HB251 as originally proposed by committee chair Faye Hanohano would allow (hundreds of thousands of) ethnic Hawaiians to pay a fee of only one dollar instead of the established fee of ten dollars whenever they need to get certified copies of certificates of birth, marriage, divorce, or death in order to prove eligibility for the Act 195 state-recognized tribe or eligibility for any of the multitude of racial entitlement programs. After strong objection from the Department of Health and other agencies whose budgets would be decimated, the bill was amended and became increasingly convoluted, and eventually died. In the Ocean, Marine Resources, & Hawaiian Affairs committee headed by Faye Hanohano, compliant Republican Representative Richard Fale voted AYE. In the Committee on Health, Republican Representative Lauren Kealohilani Cheape voted AYE to pass an amended version. Along the way Republican Representative Bob McDermott voted NO, and Republican Representative Gene Ward was absent for a vote. The bill was killed when it reached the Finance Committee whose chair refused to schedule a hearing. Note the testimony on February 1 by the Department of Health and by Ken Conklin, which might have helped the Finance chair reach the decision to kill it.

HB1352 would exempt [ethnic Hawaiian] owners of kuleana lands "from all state, county, and municipal taxation, fees, and charges of every kind for water usage in connection with the kuleana landowner's appurtenant water rights." The bill passed two committees with Republican Representative Richard Fale voting AYE on both committees. It was then forwarded to the finance committee whose chair killed it without a hearing.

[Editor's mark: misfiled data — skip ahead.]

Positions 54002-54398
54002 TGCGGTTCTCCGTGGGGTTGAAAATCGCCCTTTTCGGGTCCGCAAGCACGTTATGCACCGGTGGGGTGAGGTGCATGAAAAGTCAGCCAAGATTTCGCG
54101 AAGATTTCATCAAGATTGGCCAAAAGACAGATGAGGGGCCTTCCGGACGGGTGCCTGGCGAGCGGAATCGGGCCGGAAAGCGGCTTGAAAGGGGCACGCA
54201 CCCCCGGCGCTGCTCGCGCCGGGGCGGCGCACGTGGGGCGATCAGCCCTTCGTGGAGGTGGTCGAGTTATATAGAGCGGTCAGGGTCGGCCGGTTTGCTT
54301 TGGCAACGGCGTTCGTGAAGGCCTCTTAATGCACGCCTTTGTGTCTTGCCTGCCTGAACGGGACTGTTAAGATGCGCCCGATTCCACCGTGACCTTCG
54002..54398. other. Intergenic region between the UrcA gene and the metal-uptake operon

SB233 would change the inscription on the Queen Liliuokalani statue to the dates of her coronation and death. The clear purpose of the bill is to twist history by giving tourists and schoolchildren the impression that Liliuokalani was never overthrown in 1893 and that she remained Queen until she died 24 years later, in 1917. Two committees scheduled a joint hearing and received testimony. See detailed testimony by Ken Conklin linking to photographic evidence that emperors, kings, queens, and presidents of at least 20 nations on 4 continents sent letters to President Sanford Dole recognizing the Republic of Hawaii as the rightful government, despite the fact that some of them had very close personal relationships with ex-queen Liliuokalani. Both committees deferred the bill indefinitely, thus killing it.

HB659 would establish a "kanaka village for the homeless" where DHHL and OHA would receive state funding for a shelter and restorative justice rehabilitation program exclusively for ethnic Hawaiians (instead of punishment or imprisonment). Sponsored by Rep. Mele Carroll. Faye Hanohano's committee scheduled a hearing and received testimony (including Ken Conklin in opposition), deferred the bill for one day, scheduled a hearing for decision-making the following week, and then deferred it indefinitely, thus killing it.